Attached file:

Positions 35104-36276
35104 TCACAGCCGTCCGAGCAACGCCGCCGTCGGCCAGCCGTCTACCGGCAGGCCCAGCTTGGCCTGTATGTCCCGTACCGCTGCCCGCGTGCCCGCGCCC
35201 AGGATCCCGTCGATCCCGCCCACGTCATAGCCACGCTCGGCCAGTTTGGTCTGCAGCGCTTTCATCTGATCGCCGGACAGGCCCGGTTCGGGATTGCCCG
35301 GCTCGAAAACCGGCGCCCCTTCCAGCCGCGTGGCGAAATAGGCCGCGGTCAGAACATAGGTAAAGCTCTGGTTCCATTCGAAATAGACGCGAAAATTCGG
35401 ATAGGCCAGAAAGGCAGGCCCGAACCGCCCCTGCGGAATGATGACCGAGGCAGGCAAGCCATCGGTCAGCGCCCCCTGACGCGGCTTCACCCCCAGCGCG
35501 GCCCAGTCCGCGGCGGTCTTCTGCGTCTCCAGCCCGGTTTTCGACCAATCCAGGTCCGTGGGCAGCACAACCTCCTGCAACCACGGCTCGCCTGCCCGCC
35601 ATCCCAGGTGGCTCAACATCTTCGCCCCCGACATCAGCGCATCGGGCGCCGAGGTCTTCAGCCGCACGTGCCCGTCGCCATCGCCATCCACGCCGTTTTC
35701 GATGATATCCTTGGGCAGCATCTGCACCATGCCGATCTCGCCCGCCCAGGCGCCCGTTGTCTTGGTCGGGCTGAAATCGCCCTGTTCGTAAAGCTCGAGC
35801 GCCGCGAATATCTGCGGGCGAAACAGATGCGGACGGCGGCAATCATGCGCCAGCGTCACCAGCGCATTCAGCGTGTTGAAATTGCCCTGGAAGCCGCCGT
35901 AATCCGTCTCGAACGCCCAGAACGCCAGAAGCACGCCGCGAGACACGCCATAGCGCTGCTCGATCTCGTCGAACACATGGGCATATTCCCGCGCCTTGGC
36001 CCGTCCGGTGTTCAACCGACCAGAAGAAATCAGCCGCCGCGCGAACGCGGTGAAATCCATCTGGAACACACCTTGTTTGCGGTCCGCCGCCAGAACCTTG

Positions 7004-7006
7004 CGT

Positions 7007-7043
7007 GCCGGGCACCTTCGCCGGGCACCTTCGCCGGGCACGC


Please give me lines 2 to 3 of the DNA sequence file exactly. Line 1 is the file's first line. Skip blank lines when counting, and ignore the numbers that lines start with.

35104 TCACAGCCGTCCGAGCAACGCCGCCGTCGGCCAGCCGTCTACCGGCAGGCCCAGCTTGGCCTGTATGTCCCGTACCGCTGCCCGCGTGCCCGCGCCC
35201 AGGATCCCGTCGATCCCGCCCACGTCATAGCCACGCTCGGCCAGTTTGGTCTGCAGCGCTTTCATCTGATCGCCGGACAGGCCCGGTTCGGGATTGCCCG